Sounds like a scene from War of the Worlds -- coaches as attacking aliens, tentacles and all. It has been disturbing to watch, in this small situation, the profession has become deregulated. It's hard to assign blame here, except that someone must own it. How crazy is it that the three Penn State players who attended the media days could have openly and legally been recruited by conference rivals in the hallways of the Hyatt McCormick Place?
USC and Ohio State have had players turned loose by the NCAA after penalties were handed down in recent years, but never the entire roster and never two weeks before camp opens when the affected players must decide right now if their credits, talent and loyalty should go to another city, campus and culture.
The NCAA did the right thing in the moment. But in attempting to turn down the volume on King Football, Mark Emmert underestimated its breadth and strength.
The penalties for a culture of silence in Happy Valley haven't eliminated the culture of winning at all costs -- for coaches, nationwide.
Beckman's only real sin is that he has been identified. A bit of a spit storm has come down on him for nothing else than doing his job. The 24-year veteran has his first BCS-level head coaching job after stops at seven other schools. His job is to pull Illinois out of a malaise that saw them lose their last six regular-season games. Fast. Beckman repeatedly said Thursday that he and his staff didn't go on campus, instead meeting players at a Starbucks and a breakfast restaurant.
"It wasn't a sneak attack," he said. "It was all-out front."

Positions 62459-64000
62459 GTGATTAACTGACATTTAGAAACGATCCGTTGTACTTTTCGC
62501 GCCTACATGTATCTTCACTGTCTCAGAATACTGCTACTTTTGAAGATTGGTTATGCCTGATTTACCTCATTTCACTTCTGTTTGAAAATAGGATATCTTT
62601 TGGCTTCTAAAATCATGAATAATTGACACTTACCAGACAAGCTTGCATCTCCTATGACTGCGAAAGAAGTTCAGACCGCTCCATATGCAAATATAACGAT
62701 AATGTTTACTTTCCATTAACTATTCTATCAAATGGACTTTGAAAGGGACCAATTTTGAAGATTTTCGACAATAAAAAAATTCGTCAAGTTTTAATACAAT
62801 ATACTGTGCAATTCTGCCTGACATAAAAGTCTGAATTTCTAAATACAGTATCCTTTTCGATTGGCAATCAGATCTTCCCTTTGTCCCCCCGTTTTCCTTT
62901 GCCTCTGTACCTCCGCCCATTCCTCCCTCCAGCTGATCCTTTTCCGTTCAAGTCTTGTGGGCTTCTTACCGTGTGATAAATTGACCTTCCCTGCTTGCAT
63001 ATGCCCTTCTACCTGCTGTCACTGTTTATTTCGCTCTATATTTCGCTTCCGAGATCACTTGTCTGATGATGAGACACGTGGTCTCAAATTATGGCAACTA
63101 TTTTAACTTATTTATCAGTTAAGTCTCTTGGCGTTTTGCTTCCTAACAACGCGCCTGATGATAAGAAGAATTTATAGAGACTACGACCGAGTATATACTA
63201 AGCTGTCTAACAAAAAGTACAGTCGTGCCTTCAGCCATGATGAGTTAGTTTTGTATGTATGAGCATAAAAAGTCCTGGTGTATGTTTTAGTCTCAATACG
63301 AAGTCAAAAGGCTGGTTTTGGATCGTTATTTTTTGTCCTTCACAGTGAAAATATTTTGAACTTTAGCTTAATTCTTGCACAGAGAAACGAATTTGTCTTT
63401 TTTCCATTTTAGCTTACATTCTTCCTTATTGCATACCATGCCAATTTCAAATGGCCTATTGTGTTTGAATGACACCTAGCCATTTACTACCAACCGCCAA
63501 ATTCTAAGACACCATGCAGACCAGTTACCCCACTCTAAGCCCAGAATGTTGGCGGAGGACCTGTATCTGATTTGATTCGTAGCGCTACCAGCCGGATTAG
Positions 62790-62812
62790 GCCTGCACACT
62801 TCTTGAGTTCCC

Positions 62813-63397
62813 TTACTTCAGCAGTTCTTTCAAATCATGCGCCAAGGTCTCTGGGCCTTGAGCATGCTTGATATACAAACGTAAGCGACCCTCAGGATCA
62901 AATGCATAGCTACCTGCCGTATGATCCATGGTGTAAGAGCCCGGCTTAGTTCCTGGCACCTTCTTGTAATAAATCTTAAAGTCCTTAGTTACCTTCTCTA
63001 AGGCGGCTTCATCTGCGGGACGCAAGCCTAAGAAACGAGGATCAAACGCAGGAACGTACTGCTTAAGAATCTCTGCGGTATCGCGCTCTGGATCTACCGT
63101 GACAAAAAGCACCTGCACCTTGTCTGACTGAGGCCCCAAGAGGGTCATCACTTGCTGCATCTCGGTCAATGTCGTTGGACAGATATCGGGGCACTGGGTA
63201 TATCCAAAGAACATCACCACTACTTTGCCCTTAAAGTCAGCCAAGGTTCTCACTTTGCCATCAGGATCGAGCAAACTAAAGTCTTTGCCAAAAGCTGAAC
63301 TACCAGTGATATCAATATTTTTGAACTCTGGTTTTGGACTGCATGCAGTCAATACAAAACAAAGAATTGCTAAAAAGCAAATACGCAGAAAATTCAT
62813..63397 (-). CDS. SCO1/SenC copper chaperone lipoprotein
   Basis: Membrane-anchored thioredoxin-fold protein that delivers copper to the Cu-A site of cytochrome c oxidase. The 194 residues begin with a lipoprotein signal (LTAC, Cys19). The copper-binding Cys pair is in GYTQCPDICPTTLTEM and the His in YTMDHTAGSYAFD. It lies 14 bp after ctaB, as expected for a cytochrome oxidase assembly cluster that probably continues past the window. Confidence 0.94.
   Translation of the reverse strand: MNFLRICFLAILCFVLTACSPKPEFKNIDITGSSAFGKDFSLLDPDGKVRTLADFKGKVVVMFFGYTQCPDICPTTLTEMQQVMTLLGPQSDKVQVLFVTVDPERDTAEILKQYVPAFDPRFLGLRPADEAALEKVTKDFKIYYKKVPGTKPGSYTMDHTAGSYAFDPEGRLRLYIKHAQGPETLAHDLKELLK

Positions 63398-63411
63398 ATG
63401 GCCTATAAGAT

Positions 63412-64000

One Big Ten coach told CBSSports.com that he would feel like "a bag of [expletive]" if he solicited Penn State players. In the same breath, the coach admitted to telling his staff to monitor the Penn State roster, just in case.
"To me it just doesn't seem right," said Matui, a Penn State legacy from Mandeville, La. "Even some coaches from this conference -- I've got a problem with that -- at this point in time that there's no rules. That door has been opened. You don't have to have ethics in this game."
Penn State coach Bill O'Brien made that clear when he singled out three coaching friends who have at least called to notify him of their interest in his players -- Iowa's Kirk Ferentz, Syracuse's Doug Marrone and Central Florida's George O'Leary.
"Those," O'Brien said, "are good coaches."
As for everyone else?
"It's like NFL free agency without the rules ...," he added. "I know there may be some kids that will leave. But right now we've got over 50 players that have said they are staying."